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These Japanese hair ornaments were collected by the late Angelyn Kelley Riffenburgh over decades. Angelyn’s husband, Dr. Ralph Riffenburgh, presented the combs in her honor to the Scripps College collections in 2012. Most of these hair ornaments, or kanzashi, are made of bamboo or lightweight woods that have been lacquered; they date from the 18th century well into the 20th, when elaborate hairstyles included decorative combs (kushi) and hairpins (kogai). Matched sets of ornaments featured seasonal images, landscape scenes, as well as historical or fictional references. The combination of pine, bamboo (nanten), and plum blossom (shochikubai) designs were popular at New Year’s time. Cherry blossom patterns were worn in the spring, and chrysanthemums in the autumn. Some kanzashi were made with tortoiseshell, mother of pearl, bone, or precious metals. Hairpins with a ball ornament, or tama, were also color coordinated to the seasons, with the cool colors green and blue worn during the summer months and the warm colors red, orange, and gold used during the winter. --Bruce Coats, Professor of Art History and the Humanities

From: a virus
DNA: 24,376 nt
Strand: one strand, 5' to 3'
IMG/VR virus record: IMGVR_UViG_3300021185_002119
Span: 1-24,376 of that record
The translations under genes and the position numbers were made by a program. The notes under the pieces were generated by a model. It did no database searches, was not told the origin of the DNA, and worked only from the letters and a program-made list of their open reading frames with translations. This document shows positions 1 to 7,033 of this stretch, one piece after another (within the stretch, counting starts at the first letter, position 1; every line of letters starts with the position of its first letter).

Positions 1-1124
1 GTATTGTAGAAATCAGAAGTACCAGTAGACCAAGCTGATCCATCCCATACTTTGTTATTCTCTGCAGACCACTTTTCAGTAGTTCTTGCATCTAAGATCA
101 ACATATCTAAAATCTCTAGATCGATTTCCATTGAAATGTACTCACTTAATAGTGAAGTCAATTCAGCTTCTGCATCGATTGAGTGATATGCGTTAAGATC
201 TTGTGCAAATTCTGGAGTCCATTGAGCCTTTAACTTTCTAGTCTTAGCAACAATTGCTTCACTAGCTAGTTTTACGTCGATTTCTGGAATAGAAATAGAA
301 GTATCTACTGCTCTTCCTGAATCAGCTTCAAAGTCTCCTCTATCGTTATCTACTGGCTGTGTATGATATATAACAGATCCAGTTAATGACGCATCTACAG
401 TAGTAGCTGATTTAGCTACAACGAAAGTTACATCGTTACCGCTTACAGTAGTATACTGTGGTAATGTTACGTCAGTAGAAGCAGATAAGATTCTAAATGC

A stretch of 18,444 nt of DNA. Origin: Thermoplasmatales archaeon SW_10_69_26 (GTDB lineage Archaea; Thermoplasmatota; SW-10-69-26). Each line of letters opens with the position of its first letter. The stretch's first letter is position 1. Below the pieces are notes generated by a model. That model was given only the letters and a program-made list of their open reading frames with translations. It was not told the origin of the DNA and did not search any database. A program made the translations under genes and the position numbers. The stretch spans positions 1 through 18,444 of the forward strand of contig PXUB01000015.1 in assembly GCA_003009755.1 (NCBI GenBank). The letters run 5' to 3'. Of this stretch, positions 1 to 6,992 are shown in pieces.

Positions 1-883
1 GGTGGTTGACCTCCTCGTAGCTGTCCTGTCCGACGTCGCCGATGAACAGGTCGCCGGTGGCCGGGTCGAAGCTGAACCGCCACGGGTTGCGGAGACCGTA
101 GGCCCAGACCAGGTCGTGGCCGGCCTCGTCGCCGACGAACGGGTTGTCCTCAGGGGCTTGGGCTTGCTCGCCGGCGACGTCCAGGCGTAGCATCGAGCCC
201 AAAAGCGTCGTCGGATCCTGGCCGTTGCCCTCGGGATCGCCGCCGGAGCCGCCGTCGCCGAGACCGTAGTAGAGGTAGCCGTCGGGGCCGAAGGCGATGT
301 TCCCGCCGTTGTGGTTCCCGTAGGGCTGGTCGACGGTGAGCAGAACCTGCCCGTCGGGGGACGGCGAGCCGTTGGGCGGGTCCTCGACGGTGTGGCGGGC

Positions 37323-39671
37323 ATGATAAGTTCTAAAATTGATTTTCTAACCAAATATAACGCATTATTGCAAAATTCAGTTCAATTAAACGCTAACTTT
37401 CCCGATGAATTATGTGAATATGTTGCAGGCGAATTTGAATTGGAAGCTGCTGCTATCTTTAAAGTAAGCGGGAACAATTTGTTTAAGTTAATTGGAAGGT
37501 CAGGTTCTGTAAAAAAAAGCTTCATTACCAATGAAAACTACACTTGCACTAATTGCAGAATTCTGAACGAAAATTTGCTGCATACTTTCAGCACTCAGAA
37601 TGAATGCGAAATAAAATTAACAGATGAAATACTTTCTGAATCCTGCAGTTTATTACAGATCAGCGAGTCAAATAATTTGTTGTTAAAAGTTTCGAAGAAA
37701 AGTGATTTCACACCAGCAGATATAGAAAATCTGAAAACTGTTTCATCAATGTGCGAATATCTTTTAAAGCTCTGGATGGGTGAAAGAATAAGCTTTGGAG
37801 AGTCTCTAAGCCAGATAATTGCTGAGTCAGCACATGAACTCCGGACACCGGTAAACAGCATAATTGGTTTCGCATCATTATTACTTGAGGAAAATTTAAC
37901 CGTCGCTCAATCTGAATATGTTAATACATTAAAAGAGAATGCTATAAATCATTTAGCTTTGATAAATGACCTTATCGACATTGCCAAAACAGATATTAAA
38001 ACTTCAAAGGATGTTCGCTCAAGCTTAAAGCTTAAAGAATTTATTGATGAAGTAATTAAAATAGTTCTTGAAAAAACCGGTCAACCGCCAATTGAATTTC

The artist's mark on the hairpin reads "Gyokusai".
The comb is made of either wood or horse's hoof with painted lacquer and inlaid mother of pearl. The hairpin is made of wood with painted lacquer and sprinkled gold flecks.
The comb features a design of flowers in stylized water, with a water wheel and brushwood fence. The scene is made to suggest parted clouds, rendered with textile dye stencil patterns, that give only a partial view. The meander pattern gives this piece a later date. The comb is a half-moon shape. The hairpin, or kogai, features the same type of flowers as the comb. The textile dye stencil patterns differ from the comb. The kogai is a two-part, dumbbell shape. Its length measures 18.5cm.
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